The UAE has preserved its culture and tradition while imbibing modern and foreign concepts. It is postulated that the reason for failed development and wealth devotion among many African rulers is their disconnect from their culture, language and heritage; with the full colonization of most African regions leading to a culture divorce. With English, French and Portuguese adopted as formal languages of education, instruction and communication and the colonialist’s tie and suit as formal attire, African states lost their heritage and being unable to be really white/Caucasian, resorted to corruption and the “foreign” habit of wealth amassing, through which they found they could “excel,” placate and satiate their socio-cultural vacuums and inferiority complexes.
Sheikh Zayed said: “History is a continuous chain of events. The present is only an extension of the past. He who does not know his past cannot make the best of his present and future, for it is from the past that we learn. We gain experience and we take advantage of the lessons and results of the past. Then we adopt the best and that which suits our present needs, while avoiding the mistakes made by our fathers and grandfathers. The new generation should have a proper appreciation of the role played by their forefathers. They should adopt their model, and the supreme ideal of patience, fortitude, hard work and dedication to doing their duty.”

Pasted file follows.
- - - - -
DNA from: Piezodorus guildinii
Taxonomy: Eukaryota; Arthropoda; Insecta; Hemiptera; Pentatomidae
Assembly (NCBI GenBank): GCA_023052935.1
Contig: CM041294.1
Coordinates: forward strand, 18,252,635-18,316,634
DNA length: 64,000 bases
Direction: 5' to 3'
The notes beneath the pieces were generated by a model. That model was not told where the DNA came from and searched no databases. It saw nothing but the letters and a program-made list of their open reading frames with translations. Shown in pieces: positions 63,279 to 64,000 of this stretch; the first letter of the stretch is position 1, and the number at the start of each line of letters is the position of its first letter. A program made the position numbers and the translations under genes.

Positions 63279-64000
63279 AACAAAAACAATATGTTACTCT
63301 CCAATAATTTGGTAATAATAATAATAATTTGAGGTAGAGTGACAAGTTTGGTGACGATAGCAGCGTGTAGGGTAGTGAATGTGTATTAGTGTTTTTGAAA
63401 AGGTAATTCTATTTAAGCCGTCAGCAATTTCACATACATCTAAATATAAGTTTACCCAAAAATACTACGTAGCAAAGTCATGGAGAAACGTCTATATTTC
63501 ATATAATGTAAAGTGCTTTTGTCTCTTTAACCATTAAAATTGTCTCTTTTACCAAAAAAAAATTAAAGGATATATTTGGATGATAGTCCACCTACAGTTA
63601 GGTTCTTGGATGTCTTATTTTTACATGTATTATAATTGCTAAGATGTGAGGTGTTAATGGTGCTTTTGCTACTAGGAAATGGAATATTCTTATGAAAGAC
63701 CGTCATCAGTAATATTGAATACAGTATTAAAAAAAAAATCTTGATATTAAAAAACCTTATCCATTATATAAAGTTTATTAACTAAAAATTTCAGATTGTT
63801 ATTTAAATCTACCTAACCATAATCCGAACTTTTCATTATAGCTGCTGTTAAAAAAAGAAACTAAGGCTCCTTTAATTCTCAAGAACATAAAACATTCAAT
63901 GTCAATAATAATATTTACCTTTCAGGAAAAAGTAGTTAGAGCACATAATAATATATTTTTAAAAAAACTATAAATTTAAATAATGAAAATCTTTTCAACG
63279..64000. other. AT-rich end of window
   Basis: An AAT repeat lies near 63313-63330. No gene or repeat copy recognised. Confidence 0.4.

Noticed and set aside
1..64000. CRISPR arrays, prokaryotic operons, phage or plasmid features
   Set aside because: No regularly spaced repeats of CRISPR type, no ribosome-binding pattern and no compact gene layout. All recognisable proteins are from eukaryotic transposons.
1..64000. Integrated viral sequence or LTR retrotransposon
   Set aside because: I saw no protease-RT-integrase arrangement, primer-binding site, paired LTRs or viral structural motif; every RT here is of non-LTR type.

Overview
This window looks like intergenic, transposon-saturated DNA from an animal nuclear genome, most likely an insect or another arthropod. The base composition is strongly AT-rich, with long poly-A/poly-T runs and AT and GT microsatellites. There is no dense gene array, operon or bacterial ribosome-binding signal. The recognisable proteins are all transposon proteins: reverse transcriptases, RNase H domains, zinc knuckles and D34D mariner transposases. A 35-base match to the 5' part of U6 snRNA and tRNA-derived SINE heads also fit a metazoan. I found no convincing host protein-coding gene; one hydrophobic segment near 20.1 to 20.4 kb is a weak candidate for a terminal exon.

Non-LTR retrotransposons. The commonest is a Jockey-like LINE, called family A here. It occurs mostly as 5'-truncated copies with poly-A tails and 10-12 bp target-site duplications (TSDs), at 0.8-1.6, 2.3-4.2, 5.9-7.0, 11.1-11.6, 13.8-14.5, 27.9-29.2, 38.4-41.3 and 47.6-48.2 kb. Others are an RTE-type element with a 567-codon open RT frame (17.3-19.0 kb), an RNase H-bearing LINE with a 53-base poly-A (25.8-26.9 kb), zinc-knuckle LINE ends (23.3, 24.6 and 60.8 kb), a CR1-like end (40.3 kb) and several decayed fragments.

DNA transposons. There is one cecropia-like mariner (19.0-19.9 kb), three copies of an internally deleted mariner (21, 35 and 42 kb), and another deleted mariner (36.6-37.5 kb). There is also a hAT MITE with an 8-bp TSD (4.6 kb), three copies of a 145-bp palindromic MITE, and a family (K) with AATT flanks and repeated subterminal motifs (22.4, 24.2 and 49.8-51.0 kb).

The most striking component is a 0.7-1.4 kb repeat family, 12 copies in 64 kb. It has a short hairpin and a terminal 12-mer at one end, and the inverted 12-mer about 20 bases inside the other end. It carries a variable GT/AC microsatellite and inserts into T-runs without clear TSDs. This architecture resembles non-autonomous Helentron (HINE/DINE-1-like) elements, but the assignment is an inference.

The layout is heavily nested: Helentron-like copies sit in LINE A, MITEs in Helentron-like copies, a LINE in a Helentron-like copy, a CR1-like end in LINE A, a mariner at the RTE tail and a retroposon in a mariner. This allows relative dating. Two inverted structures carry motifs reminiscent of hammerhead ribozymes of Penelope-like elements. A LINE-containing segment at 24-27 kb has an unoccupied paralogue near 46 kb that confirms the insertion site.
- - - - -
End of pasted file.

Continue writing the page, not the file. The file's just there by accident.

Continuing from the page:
Abu Dhabi: A Tourist’s View
This presentation will not be complete if I do not describe what I saw and experienced as a tourist in Abu Dhabi. These were happy people. While there, I was fortunate to accompany my expatriate host as he went apartment (Villa) hunting. In every complex we visited there was at least one exotic car, a Bugatti, Maserati, Lamborghini, Ferrari, etc. As a man who believes the world today is unfair and it is always the 99% vs the 1% as obtains in capitalist societies, I used to think those YouTube video super cars were only driven by the affluent and that all wealthy Arabs I met in academia and work life here happened to be the daughters of “the Sultan.” I realized I have been an ignoramus all my life. Wealth was (is) routine! The government transferred wealth directly and indirectly to the citizenry. Negligible interest loans, grants and land allotments allowed them to build and the government paid for expatriates and supplements rent to enable property value and lavish returns. $40,000 a year was the average we we were looking to pay the Emirati landlord for one of his six villas. My host had paid off his exotic car loans in just a few years due to the negligible interest loans; a feat virtually impossible in capitalist societies.